Understanding Biblical Covenants

In our previous blog we talked about “right standing in a covenant relationship.” To know if we are in “right standing” in a covenant we must have a good understanding of biblical covenant definition. In the mentioned blog we gave a somewhat light definition of a covenant comparing it to a contract. It is a contract, but it is so much more. That is what we shall address now.

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Biblical Covenants

The Bible may be considered a middle eastern oriental based document. In the geographical area where the Bible focuses the idea of covenant was very common. Covenants were made in regard to families and businesses and tribes and individuals. Covenants were not taken lightly. There were several types of covenants but the one that we shall focus on is the most important type, the blood covenant.

The blood covenant was the most serious of covenants. It was not taken lightly. We might liken it to what occurred in American history when the states began to expand westward. As they encountered the American Indian there was fierce wars and conflicts which arose. The Indians quite would often seek out a colonist who was willing to work with the Indians and would enter into a covenant of blood in which the colonist and the Indian would cut the palms of their hands and then clasp hands so that their blood mingled together. This was a blood covenant with them and it could never be broken.

The Blood covenant

I mentioned above that the blood covenant was the strongest of the covenants. There were various reasons for individuals and groups of people to enter into blood covenants. Perhaps there was one family or group who were a warring type society but were not adept at agricultural things. Another group or family might be very good and planting and growing crops but had no means of protecting themselves against scavaging groups. The leaders of the two families might decide to enter into a covenant in which the aggressive warring family would protect the agricultural family from scavengers and those who might destroy their crops. In exchange the agricultural family shared their food with them. To secure this covenant the leaders of the two families would share a meal together and at the close of the meal the two leaders would each cut himself and put some of his blood in a goblet of wine. The mixture was stirred thoroughly and then each head of the family drank from the goblet of wine and blood. In so doing they were signifying that they were no longer separate families, but one family.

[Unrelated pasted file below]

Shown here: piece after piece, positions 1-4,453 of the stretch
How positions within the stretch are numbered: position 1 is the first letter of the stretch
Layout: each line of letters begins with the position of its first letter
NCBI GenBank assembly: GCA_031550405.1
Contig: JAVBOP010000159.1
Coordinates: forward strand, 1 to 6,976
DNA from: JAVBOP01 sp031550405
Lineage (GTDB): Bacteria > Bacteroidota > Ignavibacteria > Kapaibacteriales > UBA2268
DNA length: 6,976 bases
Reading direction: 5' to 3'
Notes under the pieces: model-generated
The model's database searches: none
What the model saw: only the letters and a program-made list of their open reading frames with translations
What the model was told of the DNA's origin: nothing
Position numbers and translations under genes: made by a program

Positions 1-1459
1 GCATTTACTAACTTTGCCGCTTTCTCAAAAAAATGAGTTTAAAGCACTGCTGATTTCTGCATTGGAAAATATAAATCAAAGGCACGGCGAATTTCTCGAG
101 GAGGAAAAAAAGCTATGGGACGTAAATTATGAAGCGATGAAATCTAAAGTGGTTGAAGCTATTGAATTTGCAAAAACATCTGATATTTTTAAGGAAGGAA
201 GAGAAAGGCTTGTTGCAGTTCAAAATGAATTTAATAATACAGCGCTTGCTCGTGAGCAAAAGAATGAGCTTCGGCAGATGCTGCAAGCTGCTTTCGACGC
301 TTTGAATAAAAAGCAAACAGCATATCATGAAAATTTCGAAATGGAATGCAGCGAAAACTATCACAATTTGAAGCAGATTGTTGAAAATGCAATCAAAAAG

Blood covenants were not to be broken. Per chance if there was a time that one party broke their part of the covenant, the result was that the other party must and did put the one who was at fault to death. The only remedy for breaking a blood covenant is death. The one who put the breaker of the covenant to death was not called a murderer. Rather, the one who failed to fulfill the covenant was called a “covenant breaker”. That is what the Bible calls a “sinner”. He was not in “right standing” in the covenant relationship.